Opinionista Sukasha Singh 15 July 2019

Small Biz Bites: Life’s a pitch, get used to it

Small Biz Bites is an occasional column by a small business owner that tracks some of the issues involved in starting and sustaining a new business. In this article... pitching, and pitching up.

It’s 4.37am and I’m at Lanseria International Airport. My flight is at 6am, but there’s a probability of a strike and kulula.com advised travellers to be at the airport two hours before departure, even for domestic flights.

I contemplated not sleeping at all so that I could shower at 2.30am and get to the airport at 4am, but I threw caution to the wind and figured that checking in online and having only hand luggage meant I could arrive 90 minutes before my flight, and that would give me enough time to make my way through toyi-toying crowds, if needs be.

I’m not sure who would want to protest in the middle of the night during winter in Joburg, but you never know.

A morning such as this is one of the reasons I get a tad offended when people assume that owning a small business is the equivalent of a life of leisure. I don’t think I’ve ever come across an SMME owner, who isn’t working 24/7 or isn’t at least thinking of work 24/7.

As an entrepreneur, in the space of a day, you will routinely spend four hours on a plane, almost four hours at the airport and two hours in taxis for a 30-minute meeting that may or may not result in much-needed business. That’s just the way it goes, regardless of how big, or small your business is and for some bizarre reason, most of your meetings will be in Cape Town.

If you’re a professional hustler, which is what we all are, you better get used to the idea of pitching, of working long hours on PowerPoint decks and practising so much that your “talk-track” eventually feels almost foreign, like the phrases you might learn in an unfamiliar language before travelling to another country.

If you’re a nervous presenter, you should consider joining a Toastmasters’ class because you will be judged on the content of your presentation as well as your presentation skills.

Also, and it pains me to say this because it should be obvious, but it isn’t, ensure your personal grooming and hygiene are of a high standard. When you’re pitching for business, it’s like interviewing for a new job and you’ll be judged on your appearance too.

That doesn’t mean you need to wear the finest threads, or a face full of make-up to impress people, but that you need to be neat and clean. And if you’re interviewing for a corporate job, or pitching for corporate business, cover up those tattoos, particularly if they’re political, or controversial in any way.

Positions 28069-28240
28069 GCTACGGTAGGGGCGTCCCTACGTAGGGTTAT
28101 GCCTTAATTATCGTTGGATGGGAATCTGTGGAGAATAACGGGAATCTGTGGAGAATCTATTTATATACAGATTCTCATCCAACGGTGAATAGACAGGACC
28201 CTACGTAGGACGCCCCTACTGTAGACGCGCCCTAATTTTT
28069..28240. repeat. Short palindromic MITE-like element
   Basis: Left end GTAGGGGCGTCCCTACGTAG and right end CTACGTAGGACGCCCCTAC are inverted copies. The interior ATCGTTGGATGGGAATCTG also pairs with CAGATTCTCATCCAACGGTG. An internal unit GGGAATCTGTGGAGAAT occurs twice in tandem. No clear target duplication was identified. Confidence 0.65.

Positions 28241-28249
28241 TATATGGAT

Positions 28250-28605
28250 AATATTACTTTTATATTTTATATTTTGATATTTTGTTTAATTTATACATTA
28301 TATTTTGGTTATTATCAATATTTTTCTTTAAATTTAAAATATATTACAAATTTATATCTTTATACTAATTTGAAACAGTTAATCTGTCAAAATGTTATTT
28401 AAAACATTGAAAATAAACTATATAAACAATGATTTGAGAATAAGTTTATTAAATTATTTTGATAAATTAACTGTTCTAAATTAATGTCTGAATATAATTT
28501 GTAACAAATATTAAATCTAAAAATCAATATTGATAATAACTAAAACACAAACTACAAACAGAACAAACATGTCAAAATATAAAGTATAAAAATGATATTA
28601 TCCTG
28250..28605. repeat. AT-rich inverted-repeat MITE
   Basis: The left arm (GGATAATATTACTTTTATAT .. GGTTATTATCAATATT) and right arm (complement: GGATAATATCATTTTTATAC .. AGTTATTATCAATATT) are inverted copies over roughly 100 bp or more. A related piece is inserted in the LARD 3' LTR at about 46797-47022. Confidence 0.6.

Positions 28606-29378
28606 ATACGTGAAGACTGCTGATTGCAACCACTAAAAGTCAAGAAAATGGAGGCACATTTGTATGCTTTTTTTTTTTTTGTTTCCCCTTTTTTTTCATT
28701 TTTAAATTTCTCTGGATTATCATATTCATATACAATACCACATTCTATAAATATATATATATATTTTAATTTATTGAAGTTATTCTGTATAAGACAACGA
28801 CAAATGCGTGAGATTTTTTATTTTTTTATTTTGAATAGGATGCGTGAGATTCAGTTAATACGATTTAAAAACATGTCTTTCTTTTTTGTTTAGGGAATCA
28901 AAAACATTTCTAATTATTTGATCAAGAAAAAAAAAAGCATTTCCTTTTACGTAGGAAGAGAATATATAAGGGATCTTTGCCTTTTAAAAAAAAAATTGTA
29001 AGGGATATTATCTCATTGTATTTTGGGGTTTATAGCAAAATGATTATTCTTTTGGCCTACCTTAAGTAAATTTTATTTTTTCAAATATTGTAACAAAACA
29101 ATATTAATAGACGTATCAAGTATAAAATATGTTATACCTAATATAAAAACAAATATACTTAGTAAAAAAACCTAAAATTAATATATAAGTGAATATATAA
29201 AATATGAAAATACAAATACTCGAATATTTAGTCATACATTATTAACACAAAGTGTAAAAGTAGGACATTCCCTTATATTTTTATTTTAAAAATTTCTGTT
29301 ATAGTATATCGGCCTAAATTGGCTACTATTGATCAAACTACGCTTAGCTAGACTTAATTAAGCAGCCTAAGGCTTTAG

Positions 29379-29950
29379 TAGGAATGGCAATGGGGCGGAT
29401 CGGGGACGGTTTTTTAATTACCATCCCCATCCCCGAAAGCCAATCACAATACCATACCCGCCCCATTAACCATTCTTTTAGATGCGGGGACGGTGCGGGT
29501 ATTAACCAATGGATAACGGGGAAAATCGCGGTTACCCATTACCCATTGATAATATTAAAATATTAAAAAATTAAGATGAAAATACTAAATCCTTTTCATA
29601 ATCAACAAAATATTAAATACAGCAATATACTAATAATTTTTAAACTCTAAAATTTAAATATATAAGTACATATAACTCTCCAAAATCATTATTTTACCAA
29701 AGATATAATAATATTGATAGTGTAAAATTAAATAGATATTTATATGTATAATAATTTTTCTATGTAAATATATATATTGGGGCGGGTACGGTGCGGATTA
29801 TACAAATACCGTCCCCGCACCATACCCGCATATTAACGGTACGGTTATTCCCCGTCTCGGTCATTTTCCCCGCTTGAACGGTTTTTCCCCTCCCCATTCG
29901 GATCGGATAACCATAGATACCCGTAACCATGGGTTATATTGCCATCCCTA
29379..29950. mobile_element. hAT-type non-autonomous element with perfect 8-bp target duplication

Last, be nice at all times. I know, it sounds mawkish, but it’s crucial because if you’re not trying to be a nice person all the time, you might just find yourself being rude to the one person who may decide whether or not to give your business a chance.

On a recent flight to Cape Town, I observed a real twerp on the plane. You know that guy, don’t you? He sits near the window and as soon as the plane lands, he shoves his way past the seated passengers next to him, without so much as an “excuse me”, so that he can get his bags out and stand in the aisle like a free-range chop.

I sensed a few people wanting to tell him off, but South Africans can teach varsity courses on how to be passive-aggressive, so nothing happened. As it turns out, he works at the company where I was having a meeting that morning. Thankfully, I didn’t have to liaise with him at all, but I do wonder what would’ve happened if he caught me glaring at him on the plane and I then had to pitch my business to him. In the words of my teenage niece, it would’ve been “super awks”. BM


In other news...

South Africa is in a very real battle. A political fight where terms such as truth and democracy can seem more of a suggestion as opposed to a necessity.

On one side of the battle are those openly willing to undermine the sovereignty of a democratic society, completely disregarding the weight and power of the oaths declared when they took office. If their mission was to decrease society’s trust in government - mission accomplished.

And on the other side are those who believe in the ethos of a country whose constitution was once declared the most progressive in the world. The hope that truth, justice and accountability in politics, business and society is not simply fairy tale dust sprinkled in great electoral speeches; but rather a cause that needs to be intentionally acted upon every day.

However, it would be an offensive oversight not to acknowledge that right there on the front lines, alongside whistleblowers and civil society, stand the journalists. Armed with only their determination to inform society and defend the truth, caught in the crossfire of shots fired from both sides.

If you believe in supporting the cause and the work of Daily Maverick then take your position on the battleground and sign up to Maverick Insider today.

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